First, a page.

For pet books, it’s been a year or two of shifting perspectives. It seems as though the “nuts and bolts” of feeding, training, and behavior education have given way to celebrities with dog books. Cesar Milan has made an empire of his strategies in interpreting canine behaviors, Victoria Stilwell, host of Animal Planet’s “It’s Me or the Dog,” will have a new book shortly, and even a non-name in the animal world, Beth Ostrosky Stern (wife of shock-jock Howard) will be promoting a dog-care handbook she’s written. I’ll be interested to see if books for dog- and cat-owners are still viable right now with no big name attached to them. One of the truisms of publishing in this era of economic uncertainty is that many people will spend money on their children that they wouldn’t spend on themselves, and I wonder if pet-owners and caregivers feel the same way about their animals. Storey Publishing has slowed down on acquiring books on dogs and cats because we’ve found that the books we specialize in, technique and breed books, don’t really sell as well as those flashier celebrity publications, and we aren’t really willing to branch away from our mission statement to accommodate that market segment. But it’ll be an exercise in adaptability to see if the market will return to that “nuts and bolts” plan. Tell me what you think! What’s your prediction for the future of pet books?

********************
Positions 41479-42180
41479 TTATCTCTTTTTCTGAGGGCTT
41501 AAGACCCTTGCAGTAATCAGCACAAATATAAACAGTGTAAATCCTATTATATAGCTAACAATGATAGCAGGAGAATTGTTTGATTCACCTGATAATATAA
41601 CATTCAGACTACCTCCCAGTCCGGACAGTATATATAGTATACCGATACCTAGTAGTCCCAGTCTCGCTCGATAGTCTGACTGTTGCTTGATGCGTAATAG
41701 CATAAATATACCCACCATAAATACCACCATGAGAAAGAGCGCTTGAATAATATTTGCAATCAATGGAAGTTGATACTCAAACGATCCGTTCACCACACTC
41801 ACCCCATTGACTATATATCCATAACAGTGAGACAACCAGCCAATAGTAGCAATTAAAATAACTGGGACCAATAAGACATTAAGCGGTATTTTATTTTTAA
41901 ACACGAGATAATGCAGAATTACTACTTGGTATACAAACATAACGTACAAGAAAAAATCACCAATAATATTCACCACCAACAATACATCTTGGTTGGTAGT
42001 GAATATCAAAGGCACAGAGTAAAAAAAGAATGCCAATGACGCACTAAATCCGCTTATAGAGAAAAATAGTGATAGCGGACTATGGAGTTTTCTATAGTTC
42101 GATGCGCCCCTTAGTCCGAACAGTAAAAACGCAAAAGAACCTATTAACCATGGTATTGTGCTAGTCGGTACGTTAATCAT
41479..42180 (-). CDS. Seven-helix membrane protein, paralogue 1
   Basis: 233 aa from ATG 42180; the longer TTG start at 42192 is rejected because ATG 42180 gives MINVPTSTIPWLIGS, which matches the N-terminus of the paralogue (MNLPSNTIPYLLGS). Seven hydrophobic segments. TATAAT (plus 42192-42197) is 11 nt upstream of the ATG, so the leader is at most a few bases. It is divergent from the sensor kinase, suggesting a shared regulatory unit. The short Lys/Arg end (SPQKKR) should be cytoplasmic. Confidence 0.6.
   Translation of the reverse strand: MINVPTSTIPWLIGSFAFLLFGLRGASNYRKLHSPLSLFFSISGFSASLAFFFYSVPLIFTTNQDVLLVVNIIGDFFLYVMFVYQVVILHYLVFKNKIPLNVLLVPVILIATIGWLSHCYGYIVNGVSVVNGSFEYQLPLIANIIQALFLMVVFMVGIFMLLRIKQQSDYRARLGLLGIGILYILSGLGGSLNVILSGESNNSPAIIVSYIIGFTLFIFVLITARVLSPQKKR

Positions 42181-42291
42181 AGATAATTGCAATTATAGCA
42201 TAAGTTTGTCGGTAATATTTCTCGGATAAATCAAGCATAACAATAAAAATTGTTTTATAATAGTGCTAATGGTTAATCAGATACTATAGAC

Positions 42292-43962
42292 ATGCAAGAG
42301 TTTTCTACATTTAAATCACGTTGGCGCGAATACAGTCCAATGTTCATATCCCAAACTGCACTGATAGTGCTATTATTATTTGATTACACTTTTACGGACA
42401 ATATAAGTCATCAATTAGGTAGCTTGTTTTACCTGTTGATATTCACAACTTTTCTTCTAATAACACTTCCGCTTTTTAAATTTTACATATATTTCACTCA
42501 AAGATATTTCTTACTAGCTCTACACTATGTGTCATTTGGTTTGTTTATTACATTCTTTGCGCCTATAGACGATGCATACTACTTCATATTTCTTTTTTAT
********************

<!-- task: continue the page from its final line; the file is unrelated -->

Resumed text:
On Wednesday, I launched PetCentricAuthors.com, the first internet site dedicated to learning more about authors and pet books. PetCentric Authors features book reviews, podcasts and interviews with authors and publishing industry experts.